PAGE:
Are These Your Excuses for Not Sending Newsletters?
May 14, 2019, 07:48 Mailchimp by Hilde Haustreis

According to Lillestrøm Cultural Centre, the email newsletter is the marketing tool which will bring the most customers to the shopping cart. Yet, many companies do not send newsletters frequently. Why is that? Here are the most common “excuses”.

1 – Time

Many use lack of time as an excuse for not sending out newsletters. It requires both time and effort when you decide to get started with a new marketing platform, and many can’t be bothered learning new systems simply because they’re scared of failing. You probably know you should take the time to do this, and along with the growing guilt, the effort of sitting down to do it grows too.

Most of the tools available today are both intuitive and user-friendly. A list of recipients and a template is all you need to send a newsletter. You probably have most of the content ready to go, from when you updated your website or wrote your last blog post. A newsletter can be constructed in minutes, hours or days, or it can be automatically generated if the content is sourced from an API or an RSS. Newsletters can be time-consuming, but they can also be maintenance-free. It is up to you how much time you want to use.

2 – Revenue

Is sending out newsletters profitable? Does it generate revenue? How about an overview showing who opens up and reads your newsletter? The report you receive after issuing a newsletter contains valuable information about your subscribers. Some click on the links; some buy your product while others are not interested and don’t open the email at all. You can use this information to segment your email campaigns, offer special deals to your most loyal subscribers, or maybe it’s time to clean up your mailing list. When your message hits the right target, you will see that your revenue will increase along with your distribution.

3 – No Target

Do you always send out the same email to everyone? More specific: do all your subscribers receive the same newsletter or do you change it depending on your subscriber’s interest? For example, if your business is ticket sales, do you know which shows your subscribers previously have bought tickets for? Was it a Christmas show, a children’s show, or maybe both? Do you have subscribers who always buy tickets for a specific artist or a certain type of show? It would be great for your subscriber if they could receive newsletters with information specific to them. Tickets (and products) sell fast with successful marketing.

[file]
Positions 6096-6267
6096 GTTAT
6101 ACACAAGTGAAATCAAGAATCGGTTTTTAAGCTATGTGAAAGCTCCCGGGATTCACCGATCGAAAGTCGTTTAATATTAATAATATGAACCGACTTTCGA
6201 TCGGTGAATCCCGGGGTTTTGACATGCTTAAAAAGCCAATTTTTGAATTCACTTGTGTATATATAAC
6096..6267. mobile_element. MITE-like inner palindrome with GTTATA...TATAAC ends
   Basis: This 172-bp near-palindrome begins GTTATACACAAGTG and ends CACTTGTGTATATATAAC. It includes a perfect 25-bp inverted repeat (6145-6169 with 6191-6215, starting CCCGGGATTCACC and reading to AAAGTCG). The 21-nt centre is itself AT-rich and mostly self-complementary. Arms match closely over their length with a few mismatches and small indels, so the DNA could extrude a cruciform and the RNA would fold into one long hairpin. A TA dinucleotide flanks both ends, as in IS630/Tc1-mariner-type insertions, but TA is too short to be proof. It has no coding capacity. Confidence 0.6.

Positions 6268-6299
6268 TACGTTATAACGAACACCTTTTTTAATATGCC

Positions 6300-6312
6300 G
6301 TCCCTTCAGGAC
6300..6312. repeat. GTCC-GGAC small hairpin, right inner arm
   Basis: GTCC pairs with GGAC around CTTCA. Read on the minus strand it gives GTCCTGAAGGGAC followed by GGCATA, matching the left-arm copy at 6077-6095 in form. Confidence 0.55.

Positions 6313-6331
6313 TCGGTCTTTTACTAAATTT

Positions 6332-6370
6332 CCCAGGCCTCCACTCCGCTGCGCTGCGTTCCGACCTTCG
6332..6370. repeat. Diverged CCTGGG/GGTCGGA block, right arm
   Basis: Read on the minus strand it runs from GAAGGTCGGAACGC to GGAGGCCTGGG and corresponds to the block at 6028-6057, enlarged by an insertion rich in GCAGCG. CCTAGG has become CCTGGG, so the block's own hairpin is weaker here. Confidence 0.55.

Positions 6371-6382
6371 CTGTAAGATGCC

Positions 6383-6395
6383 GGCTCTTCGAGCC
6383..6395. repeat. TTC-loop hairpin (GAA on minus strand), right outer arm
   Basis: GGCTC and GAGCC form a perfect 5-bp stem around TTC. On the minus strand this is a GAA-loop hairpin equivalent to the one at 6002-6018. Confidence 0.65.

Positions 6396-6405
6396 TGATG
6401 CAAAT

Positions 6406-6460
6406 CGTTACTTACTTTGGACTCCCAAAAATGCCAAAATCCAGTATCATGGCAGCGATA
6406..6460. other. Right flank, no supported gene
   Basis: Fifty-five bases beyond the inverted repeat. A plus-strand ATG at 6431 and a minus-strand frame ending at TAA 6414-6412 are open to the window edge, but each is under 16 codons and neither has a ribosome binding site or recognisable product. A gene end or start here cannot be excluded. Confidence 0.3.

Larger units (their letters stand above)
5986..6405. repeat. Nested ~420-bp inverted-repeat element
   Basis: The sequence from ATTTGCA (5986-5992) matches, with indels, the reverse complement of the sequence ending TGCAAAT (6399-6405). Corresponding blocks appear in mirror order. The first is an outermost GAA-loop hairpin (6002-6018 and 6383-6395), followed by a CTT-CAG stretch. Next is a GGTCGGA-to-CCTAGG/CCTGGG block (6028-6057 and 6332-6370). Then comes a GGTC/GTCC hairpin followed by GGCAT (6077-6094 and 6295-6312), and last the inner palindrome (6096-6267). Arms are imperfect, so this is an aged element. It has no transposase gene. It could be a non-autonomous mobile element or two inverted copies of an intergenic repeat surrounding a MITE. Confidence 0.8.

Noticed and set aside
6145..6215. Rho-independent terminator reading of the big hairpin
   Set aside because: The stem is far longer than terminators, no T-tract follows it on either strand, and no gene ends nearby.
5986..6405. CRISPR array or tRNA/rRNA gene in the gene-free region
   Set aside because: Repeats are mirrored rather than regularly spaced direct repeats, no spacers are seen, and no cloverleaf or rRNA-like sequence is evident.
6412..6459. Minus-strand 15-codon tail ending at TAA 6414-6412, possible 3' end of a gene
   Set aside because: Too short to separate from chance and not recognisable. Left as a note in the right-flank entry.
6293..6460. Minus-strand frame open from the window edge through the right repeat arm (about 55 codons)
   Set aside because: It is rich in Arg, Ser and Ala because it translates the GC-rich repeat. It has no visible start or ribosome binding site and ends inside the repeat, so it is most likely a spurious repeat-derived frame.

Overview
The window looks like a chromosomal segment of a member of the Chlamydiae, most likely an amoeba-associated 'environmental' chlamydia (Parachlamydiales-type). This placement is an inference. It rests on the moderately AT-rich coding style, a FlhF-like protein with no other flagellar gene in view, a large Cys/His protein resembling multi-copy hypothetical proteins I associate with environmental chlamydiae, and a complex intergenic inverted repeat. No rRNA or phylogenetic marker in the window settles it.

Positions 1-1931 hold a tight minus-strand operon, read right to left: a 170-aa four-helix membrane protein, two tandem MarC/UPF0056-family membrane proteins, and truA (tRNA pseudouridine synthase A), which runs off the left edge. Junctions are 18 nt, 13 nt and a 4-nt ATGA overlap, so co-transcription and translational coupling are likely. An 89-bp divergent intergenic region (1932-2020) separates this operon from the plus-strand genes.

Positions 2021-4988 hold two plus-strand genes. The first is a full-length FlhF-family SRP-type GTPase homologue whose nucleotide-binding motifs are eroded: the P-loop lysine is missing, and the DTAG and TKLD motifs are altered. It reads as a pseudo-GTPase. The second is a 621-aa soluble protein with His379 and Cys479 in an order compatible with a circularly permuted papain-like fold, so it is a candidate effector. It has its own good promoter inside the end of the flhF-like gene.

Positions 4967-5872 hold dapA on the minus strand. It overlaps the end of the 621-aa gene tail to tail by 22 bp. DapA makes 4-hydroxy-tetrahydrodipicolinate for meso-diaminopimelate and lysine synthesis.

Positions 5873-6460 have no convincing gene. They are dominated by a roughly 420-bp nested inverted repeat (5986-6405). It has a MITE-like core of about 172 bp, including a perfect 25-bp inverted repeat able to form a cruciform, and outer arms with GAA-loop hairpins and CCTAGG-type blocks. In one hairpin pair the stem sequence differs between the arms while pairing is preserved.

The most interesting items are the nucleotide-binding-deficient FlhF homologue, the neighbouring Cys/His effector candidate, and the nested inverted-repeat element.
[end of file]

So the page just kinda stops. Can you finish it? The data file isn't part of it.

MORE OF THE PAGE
4 – Consent

Are you unsure if you have proper consent from your subscribers, or if your mailing list is in accordance with GDPR? I often meet clients who are so worried they don’t have everything in order, so instead of verifying their solution, they avoid sending newsletters altogether. The email marketing softwares available in the EU today should already offer solutions which makes sure you operate within the new law. Learn the system, ask for help, get consent, and don’t be afraid of deleting subscribers who don’t respond. Better safe than sorry.

5 – Email Cancellations

Do you experience that many people unsubscribe or make a complaint after receiving your newsletter? Do you have both soft and hard-bounces every time? Then it might be time to clean up your list, check your consents, or assess the quality of your list.

When it comes to the number of subscribers in a mailing list, I can see, especially after GDPR was introduced, that many are afraid of deleting subscribers who have not yet given their consent. We have customers who have lost more than 100,000 subscribers, or as much as 90% of their subscribers after GDPR, but in return, the quality of the remaining subscribers have been very high. And these are the people you want to target. Quality over quantity!

6 – Distrust

Do you trust newsletters as a marketing tool? Do people even read newsletters anymore? How about when the wave of consent emails hit your inbox, did you yourself unsubscribe from all newsletters?

According to an article written by Priit Kallas, emails are 4 times more effective than for example ads on Facebook. Instead of guessing who your audience might be, you can send your marketing directly to a specific receiver. Powerful and efficient, especially if the content triggers the receiver’s interest. Personally, I believe emails are the most efficient way of marketing today.

So why would you down-prioritize or discredit the newsletter as a marketing tool?

Is the software too expensive? Hardly. Yes, you can find expensive solutions today, like HubSpot, but you also have companies like Mailchimp who offers different pricing plans depending on the number of your subscribers. There are also Swedish and Norwegian companies like Apsis and Make if you want to stay local.

Find the software that suits you the best and works well with your existing solutions. Learn to use it and develop a strategy for your email campaigns. Do this, and your marketing will be as easy a walk in the park.